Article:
Preliminary Observations for New Prune Rootstocks

Richard Buchner, UCCE Farm Advisor Tehama, Butte and Glenn Counties;
Franz Niederholzer, UCCE Farm Advisor Sutter, Yuba and Colusa Counties; and
Katherine Pope, UCCE Farm Advisor Yolo, Solano and Sacramento Counties

As soil treatment options become increasingly limited, more restrictive and less effective, the priority to identify a genetic solution to solve or reduce the replant issue is of increasing interest. One genetic solution is to find or develop rootstocks to help manage soil related problems (soil borne fungi / bacteria, nematodes and soil acidity and excess mineral accumulation). Also of interest are root and tree characteristics imparting canopy size control, good anchorage and little or no root suckering. Recognizing the need for identifying additional rootstocks for California Prune production, University of California Farm Advisors and campus based faculty with funding from the California Dried Plum Board (CDPB) designed and planted 3 large rootstock experiments in 2011 to evaluate 29 prune rootstocks. One experiment is planted near Davis at Wolfskill on Yolo loam, a second in Yuba County on Kilga clay loam and a third in Butte county on Farwell clay adobe alternating with Nord loam. Both Butte and Yuba experienced extensive mortality and were significantly replanted in 2012. As we discuss rootstock attributes, note that trees are still too young for definitive conclusions. Preliminary rootstock data is published in the CDPB research reports. In addition, the Prune production manual (UC ANR # 3507) has a very good chapter describing the traditional rootstock choices.

Prune rootstocks:

1) Myrobalan seedling is a seed selection of Prunus cerasifera;  Myrobalan 29C is a clonal selection of a vigorous  Myrobalan seedling.

2) Marianna 2624 is a clonal rootstock  originating in Texas from a Prunus cerasifera by Prunus munsoniana cross.  M-30 and M-40 are also clonal selections possibly from the original Texas Marianna or possibly  from other Marianna seedlings.

3) Lovell is a peach seedling rootstock (Prunus persica).

4) Krymsk 86 is a plum/peach hybrid (Prunus cerasifera x Prunus persica) that originated in the Krasnodar region of Russia.

5) Atlas and Viking are intraspecific hybrids of peach, almond, apricot and plum developed by Zaiger Genetics.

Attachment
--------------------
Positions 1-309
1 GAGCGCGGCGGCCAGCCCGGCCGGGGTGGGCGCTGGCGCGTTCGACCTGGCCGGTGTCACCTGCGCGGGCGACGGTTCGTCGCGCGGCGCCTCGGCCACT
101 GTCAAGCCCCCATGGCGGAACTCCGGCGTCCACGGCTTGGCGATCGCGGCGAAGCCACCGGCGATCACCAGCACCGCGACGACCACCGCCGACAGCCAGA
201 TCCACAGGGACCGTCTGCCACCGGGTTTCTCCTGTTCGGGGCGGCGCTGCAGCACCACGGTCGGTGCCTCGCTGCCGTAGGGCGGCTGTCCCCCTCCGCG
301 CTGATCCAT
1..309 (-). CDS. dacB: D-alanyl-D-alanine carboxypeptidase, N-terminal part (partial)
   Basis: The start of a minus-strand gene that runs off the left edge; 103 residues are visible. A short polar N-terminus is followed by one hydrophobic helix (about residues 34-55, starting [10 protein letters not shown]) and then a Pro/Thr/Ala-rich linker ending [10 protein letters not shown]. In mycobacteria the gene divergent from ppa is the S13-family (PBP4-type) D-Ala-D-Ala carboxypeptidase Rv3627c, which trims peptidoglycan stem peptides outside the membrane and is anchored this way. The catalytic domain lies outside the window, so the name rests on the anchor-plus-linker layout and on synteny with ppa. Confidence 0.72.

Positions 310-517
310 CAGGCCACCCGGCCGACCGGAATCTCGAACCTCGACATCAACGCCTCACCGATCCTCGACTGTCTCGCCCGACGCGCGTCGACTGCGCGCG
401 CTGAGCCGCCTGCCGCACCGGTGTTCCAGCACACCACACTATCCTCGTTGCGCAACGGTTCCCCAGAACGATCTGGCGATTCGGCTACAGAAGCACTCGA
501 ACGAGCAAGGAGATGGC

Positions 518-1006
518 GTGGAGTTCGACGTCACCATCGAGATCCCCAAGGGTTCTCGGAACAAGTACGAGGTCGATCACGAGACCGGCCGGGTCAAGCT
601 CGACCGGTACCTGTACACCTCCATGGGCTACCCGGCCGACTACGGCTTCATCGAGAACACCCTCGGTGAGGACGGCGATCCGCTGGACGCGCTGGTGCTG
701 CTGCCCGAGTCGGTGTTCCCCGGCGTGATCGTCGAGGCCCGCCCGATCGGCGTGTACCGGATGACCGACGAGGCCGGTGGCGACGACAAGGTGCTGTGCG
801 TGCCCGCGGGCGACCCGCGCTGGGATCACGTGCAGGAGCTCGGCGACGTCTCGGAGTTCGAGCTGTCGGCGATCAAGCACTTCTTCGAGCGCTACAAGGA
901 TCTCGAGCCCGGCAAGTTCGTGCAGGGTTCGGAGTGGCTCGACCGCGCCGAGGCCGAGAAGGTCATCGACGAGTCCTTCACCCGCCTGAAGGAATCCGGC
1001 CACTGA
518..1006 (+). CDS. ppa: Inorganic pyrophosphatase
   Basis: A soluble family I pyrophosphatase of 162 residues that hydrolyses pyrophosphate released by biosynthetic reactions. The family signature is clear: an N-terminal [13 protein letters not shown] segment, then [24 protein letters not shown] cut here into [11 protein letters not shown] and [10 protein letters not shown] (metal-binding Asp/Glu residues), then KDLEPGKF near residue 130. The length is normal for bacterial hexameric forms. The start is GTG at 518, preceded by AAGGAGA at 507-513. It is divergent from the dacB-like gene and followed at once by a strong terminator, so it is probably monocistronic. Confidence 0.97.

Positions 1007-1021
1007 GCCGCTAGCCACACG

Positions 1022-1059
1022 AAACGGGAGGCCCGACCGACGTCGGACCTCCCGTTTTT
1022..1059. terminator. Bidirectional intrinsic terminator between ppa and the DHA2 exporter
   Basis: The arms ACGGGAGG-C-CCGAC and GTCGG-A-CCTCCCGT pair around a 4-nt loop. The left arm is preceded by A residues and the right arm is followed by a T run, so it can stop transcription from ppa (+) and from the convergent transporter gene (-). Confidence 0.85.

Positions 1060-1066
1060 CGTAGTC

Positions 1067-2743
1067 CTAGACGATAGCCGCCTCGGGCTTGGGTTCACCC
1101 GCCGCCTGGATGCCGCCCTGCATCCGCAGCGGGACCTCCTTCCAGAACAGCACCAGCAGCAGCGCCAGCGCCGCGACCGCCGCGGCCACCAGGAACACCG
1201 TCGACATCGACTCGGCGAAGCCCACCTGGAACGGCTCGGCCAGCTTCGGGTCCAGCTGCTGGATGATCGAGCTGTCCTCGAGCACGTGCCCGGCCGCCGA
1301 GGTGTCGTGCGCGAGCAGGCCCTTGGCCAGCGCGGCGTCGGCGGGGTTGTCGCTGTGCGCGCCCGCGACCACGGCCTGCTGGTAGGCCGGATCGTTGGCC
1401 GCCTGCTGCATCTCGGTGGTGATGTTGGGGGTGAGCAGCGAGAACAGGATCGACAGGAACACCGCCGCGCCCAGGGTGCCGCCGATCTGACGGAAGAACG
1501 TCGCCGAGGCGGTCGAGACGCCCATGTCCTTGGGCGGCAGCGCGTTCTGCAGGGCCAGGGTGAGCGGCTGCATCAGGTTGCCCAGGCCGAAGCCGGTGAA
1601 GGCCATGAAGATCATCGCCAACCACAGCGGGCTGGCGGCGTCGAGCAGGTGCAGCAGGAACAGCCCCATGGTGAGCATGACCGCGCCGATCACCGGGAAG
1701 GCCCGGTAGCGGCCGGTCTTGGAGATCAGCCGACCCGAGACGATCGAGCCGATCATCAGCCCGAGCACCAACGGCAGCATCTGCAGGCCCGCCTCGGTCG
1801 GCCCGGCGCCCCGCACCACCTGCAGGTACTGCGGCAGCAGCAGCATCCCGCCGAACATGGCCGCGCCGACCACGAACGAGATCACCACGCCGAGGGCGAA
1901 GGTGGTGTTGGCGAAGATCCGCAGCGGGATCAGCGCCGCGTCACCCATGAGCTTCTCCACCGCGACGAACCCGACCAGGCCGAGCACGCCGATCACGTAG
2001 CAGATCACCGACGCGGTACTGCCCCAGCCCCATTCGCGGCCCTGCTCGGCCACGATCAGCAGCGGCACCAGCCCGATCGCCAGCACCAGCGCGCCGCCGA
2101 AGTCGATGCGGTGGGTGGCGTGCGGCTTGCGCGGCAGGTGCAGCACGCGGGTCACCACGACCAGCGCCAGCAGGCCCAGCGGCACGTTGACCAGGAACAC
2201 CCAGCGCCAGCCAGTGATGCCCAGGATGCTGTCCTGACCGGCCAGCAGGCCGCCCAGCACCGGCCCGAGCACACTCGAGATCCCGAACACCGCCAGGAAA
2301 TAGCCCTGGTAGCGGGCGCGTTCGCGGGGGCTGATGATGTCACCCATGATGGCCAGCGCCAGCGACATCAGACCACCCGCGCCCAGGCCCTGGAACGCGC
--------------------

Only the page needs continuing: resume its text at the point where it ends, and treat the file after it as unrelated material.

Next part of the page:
6) Rootpac-R is a plum/almond hybrid (Prunus cerasifera x Prunus dulcis) developed by Agromillora.

7) Citation is a plum/peach hybrid ( Prunus salicina x Prunus persica) reportedly widely used as a rootstock for fresh market Japanese plum orchards in the San Joaquin Valley.

Preliminary observations:

Rootstocks in the three experiments have only been observed for six growing seasons, but so far, none of the rootstocks have shown rootstock/scion incompatibility.

All rootstocks have been visually rated for vigor. Atlas, Viking, Myrobalan 29c and Lovell impart the greatest vigor with M-30, M-40 and Krymsk 86 close seconds.

Viking, Atlas, M-30, M-40, Lovell, Citation and Krymsk 86  imparted little to no tendency to sucker in the Butte experiment. M-30 and M-40 demonstrated a slightly greater tendency to sucker at the Yuba location.

Tree anchorage was measured as degrees of lean from vertical in 2015. Viking, Atlas, M-30, M-40, Krymsk 86, Lovell, Myrobalan seedling and Myrobalan 29c are  all anchored well. Krymsk 86 was the best anchored rootstock in the Yuba experiment. Viking, M-40, Rootpac-R and Marianna 2624 were well anchored at the Yuba County location, but not as well as Krymsk 86.

One interesting observation in the Butte Rootstock experiment is that in 2016, Krymsk 86 rooted trees bloomed  about 3 to 5 days later compared to the other rootstocks in the experiment. With only one year of bloom data, it appears rootstock selection in prune may influence full bloom date.

Yield measurements have not favored any particular rootstock yet. Young tree age and poor pollination conditions in 2016 have made yield evaluations questionable.

Nematode resistance is variable depending upon which species of nematode is involved. Scientific  comparisons are limited but most of the prune rootstocks do not appear to impart a great deal of resistance to root lesion nematode (Pratylenchus vulnus). Intraspecific hybrids tend to impart some resistance to root knot nematode (Meloidoyne spp) while Krymsk 86 appears to be very susceptible. Lovell peach is susceptible to root knot nematode while plum is variable in susceptibility. Little information is currently available for ring and dagger nematodes.

Crown and root rot (Phytophthora spp.) experience is also limited but in general rootstocks with plum heritage tend to be more resistant while rootstocks with peach heritage tend to be more susceptible. Similarly, plum heritage imparts  more crown gall ( Agrobacterium tumefaciens) resistance compared to peach. Krymsk 86 appears to have resistance to oak root fungus ( Armillaria spp.) as does Marianna 2624.

So far, bacterial canker ( Pseudomonas syringae) symptoms have not developed at the Wolfskill or Butte County locations. At the Yuba County experiment, trunk gumming consistent with bacterial canker was observed in 2013.   The most effected trees were on M-30 with 61% of the trees showing trunk gumming, followed by Myrobalan 29c (27% trees gumming) and M2624 and Myrobalan seedling, both showing 17% of trunks gumming. Three percent of the trees on M-40 and Rootpac-R showed trunk gumming, while 13% of the Krymsk 86 were symptomatic.  Experience in almond rootstock experiments indicates that Lovell and Viking are quite resistant to bacterial canker compared to other rootstocks and no trunk gumming was found on either Lovell or Viking at the Yuba County experiment in 2013.

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